The largest electronics wholesale market in the world was shut down on Monday by Shenzhen, China, in reaction to a recent surge in coronavirus cases in the southern city. The nation’s “zero-COVID” policy, which a prominent Chinese think tank stated was causing massive business disruption, was being challenged at the time.
In order to contain the COVID epidemic, the largest electronics market in the world, which is located in the Huaqiangbei neighbourhood, was officially declared to be closed until Thursday.
During this period, all tenants are required to perform their daily nucleic acid tests in Hong Kong and must work from home. South China Morning Post cited Huaqiang Electronics World, one of the biggest companies in the region.
Important manufacturers, such as Apple supplier Foxconn Technology Group, telecom equipment giant Huawei Technologies Co, and China’s top chip maker Semiconductor Manufacturing International Corp., were forced to follow a closed-loop system for a week in order to maintain their production schedules.
The new viral cluster has emerged as a result of a considerable spike in cases reported from nearby Shenzhen, Hong Kong. Monday was the second instance of COVID-19 spreading so quickly in recent months, with 8,488 new cases being recorded in Hong Kong.
A government pandemic advisor reportedly stated on Monday that the number of infections could increase to 20,000 by the next month.
The largest outbreak, which recently claimed many lives in the former British colony, took place.
1,522,460 cases and 9,668 fatalities have been documented in Hong Kong thus far.
Beijing has recently shuttered Sanya, the main summer resort in Hainan, and suspended flights and transportation services, leaving thousands of tourists stuck for days. This comes as Beijing continues to try to contain the spread of the Omicron type.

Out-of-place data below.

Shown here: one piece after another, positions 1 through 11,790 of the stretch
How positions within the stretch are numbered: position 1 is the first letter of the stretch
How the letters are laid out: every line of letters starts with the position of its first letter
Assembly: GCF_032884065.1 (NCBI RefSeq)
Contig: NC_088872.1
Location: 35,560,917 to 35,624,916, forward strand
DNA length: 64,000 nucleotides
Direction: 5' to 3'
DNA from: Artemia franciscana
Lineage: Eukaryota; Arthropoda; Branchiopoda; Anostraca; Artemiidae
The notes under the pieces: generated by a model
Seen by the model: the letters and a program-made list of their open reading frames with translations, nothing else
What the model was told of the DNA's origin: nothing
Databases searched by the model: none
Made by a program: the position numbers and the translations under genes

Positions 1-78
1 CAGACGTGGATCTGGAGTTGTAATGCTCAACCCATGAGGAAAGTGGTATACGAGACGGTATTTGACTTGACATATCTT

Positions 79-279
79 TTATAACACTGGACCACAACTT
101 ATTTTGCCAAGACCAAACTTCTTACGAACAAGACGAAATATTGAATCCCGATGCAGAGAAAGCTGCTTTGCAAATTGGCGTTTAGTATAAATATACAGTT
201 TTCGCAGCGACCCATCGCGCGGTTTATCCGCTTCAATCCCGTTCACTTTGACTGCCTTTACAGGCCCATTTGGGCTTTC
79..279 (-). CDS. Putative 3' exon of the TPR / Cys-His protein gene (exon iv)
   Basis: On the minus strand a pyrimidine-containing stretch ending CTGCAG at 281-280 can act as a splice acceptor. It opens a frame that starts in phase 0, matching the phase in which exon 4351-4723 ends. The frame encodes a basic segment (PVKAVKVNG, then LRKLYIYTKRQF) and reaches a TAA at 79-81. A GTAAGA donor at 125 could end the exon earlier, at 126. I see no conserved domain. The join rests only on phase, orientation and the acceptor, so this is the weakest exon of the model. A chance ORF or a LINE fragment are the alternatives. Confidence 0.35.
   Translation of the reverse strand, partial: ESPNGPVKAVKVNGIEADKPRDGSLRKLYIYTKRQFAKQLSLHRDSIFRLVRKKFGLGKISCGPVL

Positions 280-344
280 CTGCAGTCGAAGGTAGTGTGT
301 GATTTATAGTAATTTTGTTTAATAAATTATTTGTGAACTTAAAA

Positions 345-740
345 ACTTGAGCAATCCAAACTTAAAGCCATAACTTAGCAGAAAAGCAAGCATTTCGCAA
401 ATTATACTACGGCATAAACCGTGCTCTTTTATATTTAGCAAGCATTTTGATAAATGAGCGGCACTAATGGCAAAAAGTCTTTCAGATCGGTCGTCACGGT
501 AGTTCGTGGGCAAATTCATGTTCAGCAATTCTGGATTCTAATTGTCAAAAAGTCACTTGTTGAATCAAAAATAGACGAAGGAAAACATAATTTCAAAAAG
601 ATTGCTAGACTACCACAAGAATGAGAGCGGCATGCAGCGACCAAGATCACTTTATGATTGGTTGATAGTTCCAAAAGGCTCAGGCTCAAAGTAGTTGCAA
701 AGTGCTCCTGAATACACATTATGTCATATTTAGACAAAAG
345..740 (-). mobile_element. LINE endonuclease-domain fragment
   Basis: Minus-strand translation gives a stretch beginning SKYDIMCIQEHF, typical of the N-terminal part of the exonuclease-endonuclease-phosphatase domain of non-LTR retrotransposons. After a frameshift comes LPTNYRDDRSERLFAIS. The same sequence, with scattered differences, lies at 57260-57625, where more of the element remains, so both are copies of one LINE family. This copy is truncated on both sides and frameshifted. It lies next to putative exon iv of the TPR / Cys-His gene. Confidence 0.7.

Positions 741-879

Shenzhen Recently, even China’s most modern industrial city had to shut down many times to deal with the sudden spikes in the virus’s activity.
China reported 301 locally transmitted confirmed COVID-19 cases on Sunday across the country, of which 161 were in Sichuan Province, according to the National Health Commission on Monday.
In the report from the commission, 1,255 more local asymptomatic carriers, including 570 in Tibet and 98 in Hainan, were found on Sunday.
The infection has now claimed 5,226 lives in China.
Lockdowns for COVID-19 once more in China
The largest metropolis in China, Shanghai, was recently shut down as part of the COVID-19 lockdowns, which had a severe effect on the supply chains for industrialised goods in the second-largest economy in the world.
Everyone who lives in Beijing is currently required to submit to mandatory testing three days a week in order to ensure thorough inspections on the periodic surges.
The zero COVID-19 policy was expected to be in effect until the Communist Party of China’s (CPC) congress, which occurs once every five years.
In the upcoming months, a gathering to nominate Chinese President Xi Jinping for an unprecedented third term was anticipated to take place.
Unlike his predecessors who stepped down after two, five-year stints in office, Xi, 69, was anticipated to remain in office for at least one more term and maybe for the rest of his life.
After a Chinese think group demanded that the country’s 0% COVID-19 policy be amended because it was seriously disrupting trade and business, the decision to shut down the electronic hub was made.
In a rare public criticism of the ‘zero-COVID’ policy imposed by Xi, a Chinese think tank declared on Sunday that the viral limitations that periodically cause city shutdowns hurting trade, travel, and industry must be changed to prevent an economic slowdown.
According to the Anbound Research Centre, the US, Europe, and Japan are all experiencing economic growth after anti-disease restrictions were loosened, and that the government should focus on shoring up declining growth.
The think tank asserted in a paper titled It’s Time for China to Adjust Its Virus Control and Prevention Policies that averting the possibility of an economic slowdown had to come first.
Rarely does a think tank openly criticise the CPC’s policies or its leader.